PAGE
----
- This economic outlook is worse than what was witnessed during the 2008 – 2009 global financial crisis
The 2021/22 budget making process in Kenya is here. Assailed by the Covid-19 pandemic, the next financial year’s budget presents a chance for the Government to turn hard-learned lessons from the global crisis into an enduring practice of linking strategy to value. Here are some of the highlights that you need to know.
The country has a policy document that sets out the broad strategic priorities and policy goals to guide the National Government. This is the Budget Policy Statement (BPS). It basically guides the County Governments in preparing their budgets for the subsequent financial year and over the medium term.
Kenya’s economy has not been spared by the Covid-19 pandemic which has seen containment measures devastating global economies while also disrupting businesses and livelihoods in unprecedented levels. The post-lockdown economic outlook is slowly unravelling with many businesses in distress.
The 2021/22 budget theme of “stimulating the economy to safeguard livelihoods, jobs, businesses and industrial recovery” clearly shows the priority key in shoring up the economy from Covid-19 hit.
The Budget Policy Statement contains an assessment of the current state of the economy, the financial outlook with respect to the Government revenue, the proposed expenditure ceilings for the National Government, the fiscal responsibility principles and financial objectives as well as Statement of Specific Fiscal Risks.
The effects of Covid-19 pandemic have led to a slack in the economy. Looking ahead, however, the economy is projected to recover and grow by about 6.4 percent in 2021 and above 6.2 percent over the medium term.
The global economy contracted by 4.4 percent in 2020 and it is expected to grow by 5.2 percent in 2021. This economic outlook is worse than what was witnessed during the 2008 – 2009 global financial crisis.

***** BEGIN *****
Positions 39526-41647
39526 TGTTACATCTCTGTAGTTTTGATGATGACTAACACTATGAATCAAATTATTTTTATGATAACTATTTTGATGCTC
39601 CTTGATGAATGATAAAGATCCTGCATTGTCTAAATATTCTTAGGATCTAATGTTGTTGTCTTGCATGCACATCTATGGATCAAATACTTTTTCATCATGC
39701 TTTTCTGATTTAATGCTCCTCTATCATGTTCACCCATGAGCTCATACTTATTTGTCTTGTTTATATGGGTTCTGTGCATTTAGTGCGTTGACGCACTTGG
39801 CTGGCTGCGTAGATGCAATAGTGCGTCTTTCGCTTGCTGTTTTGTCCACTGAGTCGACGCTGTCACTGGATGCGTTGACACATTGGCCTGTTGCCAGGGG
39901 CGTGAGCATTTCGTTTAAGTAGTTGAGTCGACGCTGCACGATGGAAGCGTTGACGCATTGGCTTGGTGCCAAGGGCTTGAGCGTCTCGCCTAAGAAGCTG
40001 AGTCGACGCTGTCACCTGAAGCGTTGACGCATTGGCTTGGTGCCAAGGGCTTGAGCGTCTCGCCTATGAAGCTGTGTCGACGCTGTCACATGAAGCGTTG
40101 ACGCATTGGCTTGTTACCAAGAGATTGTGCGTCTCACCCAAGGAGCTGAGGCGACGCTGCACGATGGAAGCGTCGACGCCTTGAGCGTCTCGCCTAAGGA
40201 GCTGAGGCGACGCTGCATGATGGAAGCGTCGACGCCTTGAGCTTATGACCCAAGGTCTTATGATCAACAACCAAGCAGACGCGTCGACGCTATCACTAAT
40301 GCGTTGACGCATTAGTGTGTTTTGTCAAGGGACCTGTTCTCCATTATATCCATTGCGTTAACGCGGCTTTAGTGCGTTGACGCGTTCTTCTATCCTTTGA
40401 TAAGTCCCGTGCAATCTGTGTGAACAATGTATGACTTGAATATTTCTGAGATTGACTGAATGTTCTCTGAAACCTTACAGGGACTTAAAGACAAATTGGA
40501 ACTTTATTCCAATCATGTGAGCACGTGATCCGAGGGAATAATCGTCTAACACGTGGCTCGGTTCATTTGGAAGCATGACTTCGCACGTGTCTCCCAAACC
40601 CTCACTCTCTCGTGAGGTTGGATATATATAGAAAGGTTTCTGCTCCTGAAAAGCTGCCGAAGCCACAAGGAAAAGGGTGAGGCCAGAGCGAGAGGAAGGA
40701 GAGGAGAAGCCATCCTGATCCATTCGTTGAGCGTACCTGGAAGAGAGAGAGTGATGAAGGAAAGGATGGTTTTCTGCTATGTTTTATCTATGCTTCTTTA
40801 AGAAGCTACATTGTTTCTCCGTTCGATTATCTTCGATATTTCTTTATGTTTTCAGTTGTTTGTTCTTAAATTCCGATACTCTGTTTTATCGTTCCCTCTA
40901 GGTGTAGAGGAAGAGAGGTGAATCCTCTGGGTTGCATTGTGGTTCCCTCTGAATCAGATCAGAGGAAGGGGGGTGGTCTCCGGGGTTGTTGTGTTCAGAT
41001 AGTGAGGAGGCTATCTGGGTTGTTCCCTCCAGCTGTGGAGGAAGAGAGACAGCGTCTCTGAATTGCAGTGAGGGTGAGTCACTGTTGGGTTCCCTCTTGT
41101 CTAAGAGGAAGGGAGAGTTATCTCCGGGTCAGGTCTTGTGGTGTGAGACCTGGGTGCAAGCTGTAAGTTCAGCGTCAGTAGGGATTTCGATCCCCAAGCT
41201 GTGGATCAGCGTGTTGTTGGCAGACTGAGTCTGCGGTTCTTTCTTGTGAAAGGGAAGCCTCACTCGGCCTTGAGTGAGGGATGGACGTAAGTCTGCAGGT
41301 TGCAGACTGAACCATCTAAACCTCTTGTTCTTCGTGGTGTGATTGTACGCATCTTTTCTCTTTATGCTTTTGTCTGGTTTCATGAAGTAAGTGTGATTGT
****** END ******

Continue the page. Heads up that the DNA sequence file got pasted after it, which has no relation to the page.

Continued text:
“As we finalize the budget for the FY 2021/22 and the medium term, I wish to emphasize that resources are limited while at the same time, the Government is confronted with significant expenditure demands, including financing the post Covid-19 economic stimulus programme and the “Big Four” agenda.
“This calls for proper prioritization to ensure that we focus on critical expenditures with the highest positive impact on the well-being of Kenyans,” Julius Muia, the Treasury Principal Secretary says in the document.
The reduction in food prices led to a lower inflation rate of 5.6 percent in December 2020 as compared to 5.8 percent in December 2019. This remained within the Government target range of 5±2.5 percent.
Despite the uncertainty brought by the Covid-19 pandemic, the foreign exchange market has largely remained stable but partly affected by a significant strengthening of the US Dollar in the global markets.
Tea production, cane deliveries in Kenya’s sugar belt, milk intake and fruit exports have supported the agriculture sector. It has noticeably recorded an improved growth of 6.4 percent in the second quarter of 2020 compared to a 2.9 percent upswing in the corresponding quarter of 2019.
The agriculture sector contributed to GDP growth from 1.5 percentage points in the second quarter of 2020 to 0.7 percentage points over the same period in 2019.